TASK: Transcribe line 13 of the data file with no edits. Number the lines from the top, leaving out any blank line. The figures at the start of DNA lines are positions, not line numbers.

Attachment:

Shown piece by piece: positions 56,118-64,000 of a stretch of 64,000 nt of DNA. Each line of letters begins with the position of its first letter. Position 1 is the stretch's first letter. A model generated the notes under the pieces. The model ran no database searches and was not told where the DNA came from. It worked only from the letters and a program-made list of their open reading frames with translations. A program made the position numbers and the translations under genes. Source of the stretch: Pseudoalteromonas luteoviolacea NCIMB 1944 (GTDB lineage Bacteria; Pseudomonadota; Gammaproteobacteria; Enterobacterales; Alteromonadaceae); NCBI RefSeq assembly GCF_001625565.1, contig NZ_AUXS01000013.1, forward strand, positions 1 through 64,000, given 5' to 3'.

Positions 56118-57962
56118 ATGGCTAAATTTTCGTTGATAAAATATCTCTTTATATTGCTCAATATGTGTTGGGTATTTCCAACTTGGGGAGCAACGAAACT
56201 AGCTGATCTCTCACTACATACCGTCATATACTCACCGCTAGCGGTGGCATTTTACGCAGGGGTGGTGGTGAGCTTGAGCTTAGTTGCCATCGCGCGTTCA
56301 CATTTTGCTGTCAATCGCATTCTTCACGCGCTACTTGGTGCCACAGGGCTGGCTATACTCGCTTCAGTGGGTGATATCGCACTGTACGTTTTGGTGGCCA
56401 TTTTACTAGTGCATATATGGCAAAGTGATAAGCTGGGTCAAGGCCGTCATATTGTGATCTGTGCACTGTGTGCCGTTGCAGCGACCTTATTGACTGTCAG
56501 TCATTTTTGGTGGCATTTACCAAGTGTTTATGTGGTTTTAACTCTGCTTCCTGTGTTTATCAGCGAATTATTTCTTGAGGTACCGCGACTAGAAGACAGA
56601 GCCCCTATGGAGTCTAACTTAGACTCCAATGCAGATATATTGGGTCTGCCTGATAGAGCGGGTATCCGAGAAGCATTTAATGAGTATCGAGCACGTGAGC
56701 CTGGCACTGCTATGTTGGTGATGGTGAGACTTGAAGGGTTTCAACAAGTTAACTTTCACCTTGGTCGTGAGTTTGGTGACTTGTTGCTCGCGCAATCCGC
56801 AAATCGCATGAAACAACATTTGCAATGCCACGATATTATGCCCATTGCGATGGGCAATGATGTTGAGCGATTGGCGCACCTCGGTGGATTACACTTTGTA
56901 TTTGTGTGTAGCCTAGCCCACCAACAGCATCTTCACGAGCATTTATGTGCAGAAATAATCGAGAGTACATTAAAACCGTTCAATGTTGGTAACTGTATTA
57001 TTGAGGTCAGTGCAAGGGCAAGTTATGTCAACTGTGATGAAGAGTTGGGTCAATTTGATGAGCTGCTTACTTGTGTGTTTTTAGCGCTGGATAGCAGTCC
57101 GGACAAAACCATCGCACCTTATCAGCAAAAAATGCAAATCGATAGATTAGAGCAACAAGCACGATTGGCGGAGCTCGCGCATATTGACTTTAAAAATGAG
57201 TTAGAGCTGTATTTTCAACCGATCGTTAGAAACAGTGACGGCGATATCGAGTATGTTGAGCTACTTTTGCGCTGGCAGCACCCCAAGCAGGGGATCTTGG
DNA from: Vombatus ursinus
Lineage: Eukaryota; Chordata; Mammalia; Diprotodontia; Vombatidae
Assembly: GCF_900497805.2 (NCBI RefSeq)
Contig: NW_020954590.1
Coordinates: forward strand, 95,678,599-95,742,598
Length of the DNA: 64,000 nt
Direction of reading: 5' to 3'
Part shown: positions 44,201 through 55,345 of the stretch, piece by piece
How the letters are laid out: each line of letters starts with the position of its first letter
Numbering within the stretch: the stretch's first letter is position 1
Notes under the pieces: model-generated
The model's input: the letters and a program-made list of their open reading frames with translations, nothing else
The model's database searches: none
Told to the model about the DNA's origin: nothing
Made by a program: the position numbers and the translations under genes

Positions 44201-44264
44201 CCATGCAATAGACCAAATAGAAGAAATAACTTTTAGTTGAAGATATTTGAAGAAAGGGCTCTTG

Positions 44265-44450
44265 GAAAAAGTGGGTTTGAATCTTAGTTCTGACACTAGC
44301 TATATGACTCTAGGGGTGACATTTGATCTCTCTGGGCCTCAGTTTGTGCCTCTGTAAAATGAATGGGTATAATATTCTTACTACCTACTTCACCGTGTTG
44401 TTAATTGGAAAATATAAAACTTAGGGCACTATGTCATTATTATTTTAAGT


57101 GGACAAAACCATCGCACCTTATCAGCAAAAAATGCAAATCGATAGATTAGAGCAACAAGCACGATTGGCGGAGCTCGCGCATATTGACTTTAAAAATGAG